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Jay Jascott, Landscape Supervisor, Facilities Management, from the University of Texas at Dallas, discusses the way that local water restrictions affect his department's grounds care activities and operations.
Landscape Supervisor, Facilities Management
University of Texas at Dallas
1. What kind of water restrictions does your university face?
The University of Texas at Dallas tries to follow as closely as possible the City of Richardson's stage three requirements; currently one day a week. However with as large a complex as we have the window to water everything is too small.
2. How do these restrictions affect your irrigation strategy on campus?
We work with City of Richardson and they allow us variances to water on off days, but we still limit ourselves to each area a once a week watering. In turn we have paid very close attention to effectiveness of our systems.
3. What impact have the restrictions had on your department's operations and priorities, apart from irrigation?
Again we have had to take a close look at the effectiveness of our irrigation systems. This has become priority No. 1, which has made us adjust our staff to accommodate. We have moved persons from other crews to assist the irrigation crew with inspections, repairs and visual operations of systems, such as looking for run-off issues and over-watering. Also, with the increase of additional water trucks and hoses we manually water areas of high impact with little water waste.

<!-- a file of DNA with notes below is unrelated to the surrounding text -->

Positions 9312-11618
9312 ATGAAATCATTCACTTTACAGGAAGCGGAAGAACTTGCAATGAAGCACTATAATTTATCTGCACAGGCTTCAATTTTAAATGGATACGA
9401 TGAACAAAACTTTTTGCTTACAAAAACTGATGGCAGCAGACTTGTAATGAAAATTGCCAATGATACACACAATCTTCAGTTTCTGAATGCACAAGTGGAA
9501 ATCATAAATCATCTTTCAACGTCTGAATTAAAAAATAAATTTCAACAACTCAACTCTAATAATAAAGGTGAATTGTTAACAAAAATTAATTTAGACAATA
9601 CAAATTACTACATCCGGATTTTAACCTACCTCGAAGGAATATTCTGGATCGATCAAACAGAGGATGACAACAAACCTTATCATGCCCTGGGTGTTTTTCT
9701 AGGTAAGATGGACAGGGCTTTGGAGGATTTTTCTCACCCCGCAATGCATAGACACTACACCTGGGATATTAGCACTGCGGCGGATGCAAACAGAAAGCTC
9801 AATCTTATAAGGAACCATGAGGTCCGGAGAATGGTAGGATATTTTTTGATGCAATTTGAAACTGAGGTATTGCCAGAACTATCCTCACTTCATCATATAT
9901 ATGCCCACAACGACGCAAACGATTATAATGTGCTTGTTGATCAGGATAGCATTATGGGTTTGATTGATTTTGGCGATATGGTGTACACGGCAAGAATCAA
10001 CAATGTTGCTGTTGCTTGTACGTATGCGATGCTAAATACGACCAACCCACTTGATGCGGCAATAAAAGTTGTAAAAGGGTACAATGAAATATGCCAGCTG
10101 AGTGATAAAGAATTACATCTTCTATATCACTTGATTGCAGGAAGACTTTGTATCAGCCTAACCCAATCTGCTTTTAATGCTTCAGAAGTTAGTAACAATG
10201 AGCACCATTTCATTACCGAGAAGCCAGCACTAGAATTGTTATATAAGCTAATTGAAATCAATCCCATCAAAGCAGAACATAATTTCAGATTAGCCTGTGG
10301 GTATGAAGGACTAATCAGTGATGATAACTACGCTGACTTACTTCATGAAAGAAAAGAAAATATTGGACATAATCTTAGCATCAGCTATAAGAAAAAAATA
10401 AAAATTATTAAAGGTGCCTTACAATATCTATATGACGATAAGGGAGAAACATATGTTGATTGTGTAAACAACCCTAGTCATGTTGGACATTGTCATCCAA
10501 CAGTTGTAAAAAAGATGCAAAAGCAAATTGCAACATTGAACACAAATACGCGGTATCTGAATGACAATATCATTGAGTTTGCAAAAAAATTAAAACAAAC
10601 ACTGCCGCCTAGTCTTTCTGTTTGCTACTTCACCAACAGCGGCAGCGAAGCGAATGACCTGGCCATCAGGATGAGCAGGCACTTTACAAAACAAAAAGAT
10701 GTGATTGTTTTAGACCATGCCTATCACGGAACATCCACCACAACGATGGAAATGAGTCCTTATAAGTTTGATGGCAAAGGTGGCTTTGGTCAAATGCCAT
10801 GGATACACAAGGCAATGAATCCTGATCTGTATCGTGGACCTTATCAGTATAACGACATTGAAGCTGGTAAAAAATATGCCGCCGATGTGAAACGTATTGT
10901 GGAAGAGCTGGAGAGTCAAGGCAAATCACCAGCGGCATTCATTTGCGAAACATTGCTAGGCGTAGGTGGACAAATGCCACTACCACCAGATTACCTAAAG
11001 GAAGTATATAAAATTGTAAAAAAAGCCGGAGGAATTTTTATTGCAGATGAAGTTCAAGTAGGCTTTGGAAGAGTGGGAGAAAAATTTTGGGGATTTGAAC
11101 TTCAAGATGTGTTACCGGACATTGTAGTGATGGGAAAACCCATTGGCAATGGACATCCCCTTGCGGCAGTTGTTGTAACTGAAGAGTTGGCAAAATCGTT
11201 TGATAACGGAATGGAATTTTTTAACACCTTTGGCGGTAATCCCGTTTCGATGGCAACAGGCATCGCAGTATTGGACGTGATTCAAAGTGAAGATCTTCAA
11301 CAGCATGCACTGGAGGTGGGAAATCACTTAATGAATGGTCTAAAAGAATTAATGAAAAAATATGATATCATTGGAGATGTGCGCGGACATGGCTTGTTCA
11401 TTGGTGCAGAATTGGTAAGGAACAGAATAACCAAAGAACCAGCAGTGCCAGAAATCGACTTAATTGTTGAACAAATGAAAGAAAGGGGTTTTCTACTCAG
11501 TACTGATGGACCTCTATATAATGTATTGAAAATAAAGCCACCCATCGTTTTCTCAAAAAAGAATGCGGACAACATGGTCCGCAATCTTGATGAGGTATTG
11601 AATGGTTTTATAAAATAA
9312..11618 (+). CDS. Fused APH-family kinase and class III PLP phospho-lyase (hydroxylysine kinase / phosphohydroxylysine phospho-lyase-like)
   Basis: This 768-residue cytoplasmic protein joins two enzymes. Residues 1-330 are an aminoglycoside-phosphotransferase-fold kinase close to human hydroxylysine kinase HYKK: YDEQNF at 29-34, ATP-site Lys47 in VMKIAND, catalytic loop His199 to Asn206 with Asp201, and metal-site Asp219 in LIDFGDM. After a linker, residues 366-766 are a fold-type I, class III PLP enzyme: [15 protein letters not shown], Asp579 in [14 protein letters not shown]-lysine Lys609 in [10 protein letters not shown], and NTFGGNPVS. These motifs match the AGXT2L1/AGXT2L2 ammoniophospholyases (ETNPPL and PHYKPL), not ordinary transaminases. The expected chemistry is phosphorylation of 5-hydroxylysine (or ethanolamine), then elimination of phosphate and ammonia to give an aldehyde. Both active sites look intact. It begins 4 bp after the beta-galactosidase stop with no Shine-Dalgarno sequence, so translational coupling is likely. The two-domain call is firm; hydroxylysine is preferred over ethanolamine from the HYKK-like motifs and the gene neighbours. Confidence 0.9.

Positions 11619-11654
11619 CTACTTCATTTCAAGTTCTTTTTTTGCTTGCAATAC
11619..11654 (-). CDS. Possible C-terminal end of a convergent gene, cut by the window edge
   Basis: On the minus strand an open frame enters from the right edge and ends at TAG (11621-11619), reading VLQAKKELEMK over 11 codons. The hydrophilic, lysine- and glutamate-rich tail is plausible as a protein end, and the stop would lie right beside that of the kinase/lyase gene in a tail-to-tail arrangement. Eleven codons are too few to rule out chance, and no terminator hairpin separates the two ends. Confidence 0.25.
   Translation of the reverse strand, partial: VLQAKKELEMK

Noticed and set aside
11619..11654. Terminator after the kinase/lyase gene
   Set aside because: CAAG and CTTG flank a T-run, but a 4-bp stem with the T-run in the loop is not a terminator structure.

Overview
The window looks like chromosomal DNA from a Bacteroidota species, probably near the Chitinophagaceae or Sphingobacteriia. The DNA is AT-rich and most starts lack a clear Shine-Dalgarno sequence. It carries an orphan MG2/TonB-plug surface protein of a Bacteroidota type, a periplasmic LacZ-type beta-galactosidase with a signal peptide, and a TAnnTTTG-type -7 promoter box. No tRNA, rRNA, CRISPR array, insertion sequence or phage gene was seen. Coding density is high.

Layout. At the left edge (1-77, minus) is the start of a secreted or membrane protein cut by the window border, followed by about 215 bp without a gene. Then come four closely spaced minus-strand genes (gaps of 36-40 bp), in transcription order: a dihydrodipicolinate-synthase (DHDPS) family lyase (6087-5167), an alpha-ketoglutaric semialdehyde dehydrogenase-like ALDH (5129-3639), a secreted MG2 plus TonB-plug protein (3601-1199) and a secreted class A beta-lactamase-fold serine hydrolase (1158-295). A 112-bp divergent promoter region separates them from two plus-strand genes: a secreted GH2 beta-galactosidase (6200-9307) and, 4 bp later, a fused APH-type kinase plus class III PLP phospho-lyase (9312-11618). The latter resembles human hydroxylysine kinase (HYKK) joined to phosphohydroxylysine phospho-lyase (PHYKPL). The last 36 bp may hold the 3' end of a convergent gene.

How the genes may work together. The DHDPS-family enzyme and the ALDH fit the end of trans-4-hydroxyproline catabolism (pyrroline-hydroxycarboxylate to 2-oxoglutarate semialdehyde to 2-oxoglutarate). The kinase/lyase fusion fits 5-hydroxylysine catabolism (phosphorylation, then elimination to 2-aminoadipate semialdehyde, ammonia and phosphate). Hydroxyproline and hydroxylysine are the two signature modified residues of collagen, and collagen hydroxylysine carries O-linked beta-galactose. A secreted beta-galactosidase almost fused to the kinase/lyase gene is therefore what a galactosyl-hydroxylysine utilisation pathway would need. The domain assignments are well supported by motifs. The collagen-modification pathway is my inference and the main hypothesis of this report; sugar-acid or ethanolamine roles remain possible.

4. How have the restrictions impacted the appearance of your landscapes?
So far this year we have been lucky with the weather, but also learning from years past of the importance of water management and how Mother Nature handled our non-irrigated areas (more deep watering and less often) and a tolerance that a little stress or discolor is not such a bad thing. We have transitioned areas of the landscape to more drought-tolerant species, which has changed the appearance in parts of the campus to a more native sort of look.
5. Do you anticipate any further water restrictions? If so, how will you cope with the new limitations?
I would hope not, but I feel that is unlikely with the climate we have today. With population increases and water continuing to be less available, I see more restrictions in the future. To cope, that will be an ever-changing process, both with the landscape and those who view the landscape. Education, along with tolerance, will be important to let people understand how precious our water is and how we use it.
Water conservation, irrigation, landscapes